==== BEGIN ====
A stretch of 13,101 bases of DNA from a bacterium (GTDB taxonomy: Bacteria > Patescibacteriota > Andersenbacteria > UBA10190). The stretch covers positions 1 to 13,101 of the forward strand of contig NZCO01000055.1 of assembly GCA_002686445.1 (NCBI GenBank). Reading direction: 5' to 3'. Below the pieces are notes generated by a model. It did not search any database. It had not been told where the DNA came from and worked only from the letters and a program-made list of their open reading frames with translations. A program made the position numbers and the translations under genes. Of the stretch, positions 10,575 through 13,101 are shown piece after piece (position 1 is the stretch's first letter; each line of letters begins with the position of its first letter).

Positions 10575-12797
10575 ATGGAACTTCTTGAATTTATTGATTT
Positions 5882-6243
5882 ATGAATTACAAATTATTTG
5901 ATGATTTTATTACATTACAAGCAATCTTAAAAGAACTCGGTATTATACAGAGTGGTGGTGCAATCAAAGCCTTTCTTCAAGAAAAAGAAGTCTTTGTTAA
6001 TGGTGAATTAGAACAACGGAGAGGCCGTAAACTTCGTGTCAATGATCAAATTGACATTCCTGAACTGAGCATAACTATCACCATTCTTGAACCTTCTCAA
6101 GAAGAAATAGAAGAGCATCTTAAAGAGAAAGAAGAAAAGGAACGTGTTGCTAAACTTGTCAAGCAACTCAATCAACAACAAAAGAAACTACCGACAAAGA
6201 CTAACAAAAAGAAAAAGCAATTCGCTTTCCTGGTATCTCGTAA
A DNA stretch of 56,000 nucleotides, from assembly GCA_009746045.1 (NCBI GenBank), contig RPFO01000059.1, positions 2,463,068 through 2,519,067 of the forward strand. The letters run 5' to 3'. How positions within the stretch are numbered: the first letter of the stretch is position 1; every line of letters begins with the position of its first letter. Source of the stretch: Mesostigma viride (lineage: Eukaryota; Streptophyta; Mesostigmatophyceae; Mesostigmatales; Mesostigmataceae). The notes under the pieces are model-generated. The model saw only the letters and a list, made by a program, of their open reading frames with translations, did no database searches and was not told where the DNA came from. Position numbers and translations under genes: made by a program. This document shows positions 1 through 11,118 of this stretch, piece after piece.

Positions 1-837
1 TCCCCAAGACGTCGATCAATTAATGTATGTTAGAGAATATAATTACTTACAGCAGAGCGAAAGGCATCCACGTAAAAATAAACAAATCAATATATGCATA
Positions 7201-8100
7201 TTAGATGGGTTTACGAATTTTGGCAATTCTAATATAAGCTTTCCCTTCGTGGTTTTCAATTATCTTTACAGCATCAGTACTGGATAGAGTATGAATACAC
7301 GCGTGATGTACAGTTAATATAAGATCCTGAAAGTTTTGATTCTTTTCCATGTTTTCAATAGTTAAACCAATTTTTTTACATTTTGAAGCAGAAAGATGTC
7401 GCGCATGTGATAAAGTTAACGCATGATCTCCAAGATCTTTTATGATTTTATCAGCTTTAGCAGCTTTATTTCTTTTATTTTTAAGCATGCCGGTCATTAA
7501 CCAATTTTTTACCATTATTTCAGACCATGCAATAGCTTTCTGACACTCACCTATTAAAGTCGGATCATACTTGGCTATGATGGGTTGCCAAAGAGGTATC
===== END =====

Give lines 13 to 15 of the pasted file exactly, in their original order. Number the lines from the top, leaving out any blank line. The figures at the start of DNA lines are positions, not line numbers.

Positions 7201-8100
7201 TTAGATGGGTTTACGAATTTTGGCAATTCTAATATAAGCTTTCCCTTCGTGGTTTTCAATTATCTTTACAGCATCAGTACTGGATAGAGTATGAATACAC
7301 GCGTGATGTACAGTTAATATAAGATCCTGAAAGTTTTGATTCTTTTCCATGTTTTCAATAGTTAAACCAATTTTTTTACATTTTGAAGCAGAAAGATGTC